Radiation therapy nurses help doctors educate patient and their families about cancer and radiation treatment, and provide resources for emotional support.  Nurses assist with patient examinations by taking the blood pressure readings, weighing patients,  assessing nutrition needs, etc.

    Radiation therapy nurses have completed a registered nursing program, have passed a written examination and are licensed to practice professional nursing.

For additional information please call 914.493.8561.

Our Address

Westchester Medical Center
100 Woods Road
Valhalla, NY 10595
Office: 914.493.8561
Fax: 914.493.8352


By Car

By Train

Westchester Medical Center is served by Metro North's Harlem line via two stations:

  • White Plains - Bus transfer options available
  • Hawthorne - Taxi service available

For train fare and schedule information, call 1-800-METRO-INFO or go to .

By Bus

There are three bus lines (Westchester Bee Line) you can take to our campus. Please call 914.813.7777 for bus routes and fares.

Campus Map

The Westchester Medical Center campus includes the Maria Fareri Children's Hospital and the Behavioral Health Center.

Berkowitz, Aviva C.
Berkowitz, Aviva C., MD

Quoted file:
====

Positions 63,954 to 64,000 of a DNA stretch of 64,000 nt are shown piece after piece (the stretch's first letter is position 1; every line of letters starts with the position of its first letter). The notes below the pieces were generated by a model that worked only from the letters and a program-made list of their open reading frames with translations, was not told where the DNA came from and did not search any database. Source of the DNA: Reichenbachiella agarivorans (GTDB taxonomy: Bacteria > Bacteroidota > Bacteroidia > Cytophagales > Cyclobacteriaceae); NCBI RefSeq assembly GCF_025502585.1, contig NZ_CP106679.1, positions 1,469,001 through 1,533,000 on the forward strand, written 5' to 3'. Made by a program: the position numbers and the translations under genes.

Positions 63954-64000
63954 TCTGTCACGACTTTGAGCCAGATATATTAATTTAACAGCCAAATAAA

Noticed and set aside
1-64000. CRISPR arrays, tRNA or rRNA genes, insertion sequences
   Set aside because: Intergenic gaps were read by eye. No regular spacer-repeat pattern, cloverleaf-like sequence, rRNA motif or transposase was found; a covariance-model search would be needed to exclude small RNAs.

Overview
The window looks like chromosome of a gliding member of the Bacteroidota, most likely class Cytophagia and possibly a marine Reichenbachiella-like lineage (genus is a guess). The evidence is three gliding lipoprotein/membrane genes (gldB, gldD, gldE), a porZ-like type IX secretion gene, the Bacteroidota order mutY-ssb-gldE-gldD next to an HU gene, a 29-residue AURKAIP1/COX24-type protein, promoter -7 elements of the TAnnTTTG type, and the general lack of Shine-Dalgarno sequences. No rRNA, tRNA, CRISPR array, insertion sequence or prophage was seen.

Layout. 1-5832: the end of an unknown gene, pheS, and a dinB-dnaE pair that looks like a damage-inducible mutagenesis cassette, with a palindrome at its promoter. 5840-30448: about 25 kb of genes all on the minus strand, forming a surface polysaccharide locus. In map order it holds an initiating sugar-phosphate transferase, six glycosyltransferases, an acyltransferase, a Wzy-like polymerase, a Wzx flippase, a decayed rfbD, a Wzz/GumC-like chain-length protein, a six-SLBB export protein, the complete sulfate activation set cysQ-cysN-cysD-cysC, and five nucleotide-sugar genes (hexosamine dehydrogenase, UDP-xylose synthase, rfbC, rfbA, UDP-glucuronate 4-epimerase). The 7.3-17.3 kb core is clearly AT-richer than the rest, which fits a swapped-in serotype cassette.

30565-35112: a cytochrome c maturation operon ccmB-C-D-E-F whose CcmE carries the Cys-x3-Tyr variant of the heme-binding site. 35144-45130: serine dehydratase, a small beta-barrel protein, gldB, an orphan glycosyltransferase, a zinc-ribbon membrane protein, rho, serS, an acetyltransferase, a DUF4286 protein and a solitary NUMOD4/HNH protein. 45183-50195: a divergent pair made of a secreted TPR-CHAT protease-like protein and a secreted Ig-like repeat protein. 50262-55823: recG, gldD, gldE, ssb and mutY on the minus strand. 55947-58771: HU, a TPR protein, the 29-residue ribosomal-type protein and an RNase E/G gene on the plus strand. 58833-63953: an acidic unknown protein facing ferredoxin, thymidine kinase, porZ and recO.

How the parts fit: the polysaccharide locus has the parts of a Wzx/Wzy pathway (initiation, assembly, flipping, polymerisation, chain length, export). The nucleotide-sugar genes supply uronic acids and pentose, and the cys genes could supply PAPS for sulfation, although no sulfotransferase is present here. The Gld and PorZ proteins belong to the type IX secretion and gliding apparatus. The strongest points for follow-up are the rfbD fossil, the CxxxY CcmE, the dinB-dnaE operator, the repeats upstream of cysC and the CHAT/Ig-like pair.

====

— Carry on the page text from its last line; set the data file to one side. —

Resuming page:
Attending Physician, Radiation Medicine
Breast Radiation Oncology
GI Radiation Oncology
Radiation Oncology
Thoracic Radiation Oncology
Halperin, Edward
Halperin, Edward, MD
Chancellor, Chief Executive Officer New York Medical College,Department of Radiation Medicine
Central Nervous System Tumors
Radiation Oncology
Hurwitz, Mark
Hurwitz, Mark, MD, FASTRO, FACRO
Chair and Director of Radiation Medicine
Genitourinary and Musculoskeletal
Radiation Oncology
Meritz, Keith
Meritz, Keith, MD
Attending Physician, Radiation Medicine
Central Nervous System Tumors
Head and Neck Tumors
Palliative Care
Radiation Oncology
Moorthy, Chitti
Moorthy, Chitti, MD
Emeritus Chair of Clinical Radiation Medicine
Attending Physician, Radiation Medicine
Gynecologic Oncology
Radiation Oncology